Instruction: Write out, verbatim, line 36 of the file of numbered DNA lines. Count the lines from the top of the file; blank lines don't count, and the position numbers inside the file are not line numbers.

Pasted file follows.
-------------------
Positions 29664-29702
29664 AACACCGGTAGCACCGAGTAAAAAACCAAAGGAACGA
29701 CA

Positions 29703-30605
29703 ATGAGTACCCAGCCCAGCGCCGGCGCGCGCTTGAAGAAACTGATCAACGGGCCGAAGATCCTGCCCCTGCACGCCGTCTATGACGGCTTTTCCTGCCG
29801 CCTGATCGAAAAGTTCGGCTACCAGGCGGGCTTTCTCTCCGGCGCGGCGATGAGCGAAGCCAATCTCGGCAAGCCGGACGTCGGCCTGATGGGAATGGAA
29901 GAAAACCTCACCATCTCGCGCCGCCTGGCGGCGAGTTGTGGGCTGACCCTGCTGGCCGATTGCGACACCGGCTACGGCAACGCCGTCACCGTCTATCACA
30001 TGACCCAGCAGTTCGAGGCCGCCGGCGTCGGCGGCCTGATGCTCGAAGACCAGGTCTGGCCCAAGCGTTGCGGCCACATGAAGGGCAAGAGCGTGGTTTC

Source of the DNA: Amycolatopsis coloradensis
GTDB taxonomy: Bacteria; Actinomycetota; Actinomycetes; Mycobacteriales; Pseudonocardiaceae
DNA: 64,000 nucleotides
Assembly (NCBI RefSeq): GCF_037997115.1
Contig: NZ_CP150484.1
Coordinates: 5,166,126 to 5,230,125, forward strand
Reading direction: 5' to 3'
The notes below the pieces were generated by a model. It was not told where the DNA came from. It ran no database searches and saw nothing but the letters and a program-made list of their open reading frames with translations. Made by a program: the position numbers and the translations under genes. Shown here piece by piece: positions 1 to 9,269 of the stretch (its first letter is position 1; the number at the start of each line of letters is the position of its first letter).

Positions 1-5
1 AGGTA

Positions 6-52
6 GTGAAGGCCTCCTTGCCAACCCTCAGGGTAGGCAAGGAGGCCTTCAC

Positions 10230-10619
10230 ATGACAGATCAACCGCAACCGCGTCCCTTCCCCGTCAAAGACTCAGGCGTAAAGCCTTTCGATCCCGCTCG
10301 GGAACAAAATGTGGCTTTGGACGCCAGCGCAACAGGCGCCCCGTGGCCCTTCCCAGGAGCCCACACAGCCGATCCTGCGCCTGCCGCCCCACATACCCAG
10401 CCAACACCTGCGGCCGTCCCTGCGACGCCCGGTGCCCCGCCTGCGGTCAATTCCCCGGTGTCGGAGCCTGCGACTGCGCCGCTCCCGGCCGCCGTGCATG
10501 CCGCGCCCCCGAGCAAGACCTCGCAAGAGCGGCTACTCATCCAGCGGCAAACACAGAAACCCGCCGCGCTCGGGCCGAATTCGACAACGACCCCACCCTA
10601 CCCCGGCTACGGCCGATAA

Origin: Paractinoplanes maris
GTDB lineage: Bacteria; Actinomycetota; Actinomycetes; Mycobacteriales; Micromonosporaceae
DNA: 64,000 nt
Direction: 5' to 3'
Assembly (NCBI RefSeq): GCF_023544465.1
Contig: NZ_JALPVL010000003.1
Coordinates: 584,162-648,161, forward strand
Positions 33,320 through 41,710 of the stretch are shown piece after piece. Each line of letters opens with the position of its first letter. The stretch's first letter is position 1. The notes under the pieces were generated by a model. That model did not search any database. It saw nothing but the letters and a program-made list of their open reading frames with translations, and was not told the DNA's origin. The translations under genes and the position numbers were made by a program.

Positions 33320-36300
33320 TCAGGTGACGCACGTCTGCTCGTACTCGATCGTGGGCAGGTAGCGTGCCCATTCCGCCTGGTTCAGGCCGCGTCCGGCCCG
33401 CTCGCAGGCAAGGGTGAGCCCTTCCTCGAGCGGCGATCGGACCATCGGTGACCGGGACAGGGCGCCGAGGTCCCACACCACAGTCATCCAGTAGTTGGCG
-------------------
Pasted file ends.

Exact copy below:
33320 TCAGGTGACGCACGTCTGCTCGTACTCGATCGTGGGCAGGTAGCGTGCCCATTCCGCCTGGTTCAGGCCGCGTCCGGCCCG